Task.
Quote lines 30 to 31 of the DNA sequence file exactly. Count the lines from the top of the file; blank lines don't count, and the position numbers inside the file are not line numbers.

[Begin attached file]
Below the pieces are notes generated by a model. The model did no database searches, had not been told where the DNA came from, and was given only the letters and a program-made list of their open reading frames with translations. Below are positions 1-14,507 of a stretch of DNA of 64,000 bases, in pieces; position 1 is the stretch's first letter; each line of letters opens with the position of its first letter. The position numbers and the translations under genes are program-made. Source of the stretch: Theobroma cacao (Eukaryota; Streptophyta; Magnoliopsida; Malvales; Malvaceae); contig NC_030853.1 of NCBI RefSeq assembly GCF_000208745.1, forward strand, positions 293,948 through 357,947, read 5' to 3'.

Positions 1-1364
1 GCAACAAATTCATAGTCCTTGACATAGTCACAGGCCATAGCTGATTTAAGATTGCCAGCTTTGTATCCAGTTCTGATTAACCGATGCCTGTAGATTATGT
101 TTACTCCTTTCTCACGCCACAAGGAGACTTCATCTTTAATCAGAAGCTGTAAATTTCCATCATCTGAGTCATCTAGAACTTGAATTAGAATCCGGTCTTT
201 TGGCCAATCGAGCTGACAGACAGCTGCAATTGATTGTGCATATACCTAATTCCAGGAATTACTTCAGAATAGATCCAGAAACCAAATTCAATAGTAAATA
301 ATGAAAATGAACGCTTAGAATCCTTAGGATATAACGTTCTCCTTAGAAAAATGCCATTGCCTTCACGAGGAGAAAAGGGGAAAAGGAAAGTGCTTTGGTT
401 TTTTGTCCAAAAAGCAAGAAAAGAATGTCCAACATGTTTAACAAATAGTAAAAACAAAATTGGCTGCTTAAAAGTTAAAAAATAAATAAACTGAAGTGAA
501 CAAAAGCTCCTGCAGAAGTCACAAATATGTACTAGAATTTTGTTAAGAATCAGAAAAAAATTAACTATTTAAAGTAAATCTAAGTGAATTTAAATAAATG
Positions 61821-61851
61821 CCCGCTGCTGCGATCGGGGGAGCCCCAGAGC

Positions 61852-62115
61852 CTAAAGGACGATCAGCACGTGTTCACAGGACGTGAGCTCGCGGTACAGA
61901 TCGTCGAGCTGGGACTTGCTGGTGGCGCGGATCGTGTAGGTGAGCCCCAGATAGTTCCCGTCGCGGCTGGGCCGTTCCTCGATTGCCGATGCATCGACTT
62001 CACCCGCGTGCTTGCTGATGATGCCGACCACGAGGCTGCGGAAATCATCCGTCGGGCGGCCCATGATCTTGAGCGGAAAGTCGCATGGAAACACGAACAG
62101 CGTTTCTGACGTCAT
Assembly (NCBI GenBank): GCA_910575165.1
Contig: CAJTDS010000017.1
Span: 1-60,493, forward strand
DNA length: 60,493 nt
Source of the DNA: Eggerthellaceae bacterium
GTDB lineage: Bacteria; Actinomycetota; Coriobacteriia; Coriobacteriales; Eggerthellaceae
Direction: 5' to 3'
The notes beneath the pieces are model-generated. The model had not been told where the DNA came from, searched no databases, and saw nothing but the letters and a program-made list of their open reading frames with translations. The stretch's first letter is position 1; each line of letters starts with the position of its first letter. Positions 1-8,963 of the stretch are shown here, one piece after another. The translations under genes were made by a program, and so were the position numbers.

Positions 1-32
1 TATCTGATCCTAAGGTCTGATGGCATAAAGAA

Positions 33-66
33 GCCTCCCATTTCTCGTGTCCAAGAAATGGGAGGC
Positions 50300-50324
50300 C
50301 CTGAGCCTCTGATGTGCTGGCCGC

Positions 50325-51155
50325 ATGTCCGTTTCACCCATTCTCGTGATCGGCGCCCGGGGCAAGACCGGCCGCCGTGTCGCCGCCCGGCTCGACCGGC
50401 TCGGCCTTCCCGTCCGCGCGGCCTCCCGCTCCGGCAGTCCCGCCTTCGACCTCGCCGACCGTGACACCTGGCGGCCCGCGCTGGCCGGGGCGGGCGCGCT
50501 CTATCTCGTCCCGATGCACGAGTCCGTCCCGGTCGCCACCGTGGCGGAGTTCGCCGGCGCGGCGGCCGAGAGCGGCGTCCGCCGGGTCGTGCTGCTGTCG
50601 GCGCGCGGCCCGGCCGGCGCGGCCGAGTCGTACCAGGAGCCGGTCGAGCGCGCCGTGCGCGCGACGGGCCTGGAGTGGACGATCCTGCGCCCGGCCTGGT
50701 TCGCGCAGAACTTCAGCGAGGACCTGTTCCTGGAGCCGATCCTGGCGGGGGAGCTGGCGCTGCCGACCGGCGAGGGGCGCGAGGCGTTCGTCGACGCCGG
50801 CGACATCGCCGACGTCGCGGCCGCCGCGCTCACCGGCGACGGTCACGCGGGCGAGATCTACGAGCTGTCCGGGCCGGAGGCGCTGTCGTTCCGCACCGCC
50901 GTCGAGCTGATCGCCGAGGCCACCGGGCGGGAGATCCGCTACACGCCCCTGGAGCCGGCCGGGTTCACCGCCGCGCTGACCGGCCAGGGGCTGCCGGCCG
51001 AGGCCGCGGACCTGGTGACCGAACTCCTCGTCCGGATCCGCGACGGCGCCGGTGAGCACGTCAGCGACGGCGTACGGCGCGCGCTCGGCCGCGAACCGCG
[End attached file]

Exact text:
50301 CTGAGCCTCTGATGTGCTGGCCGC

Positions 50325-51155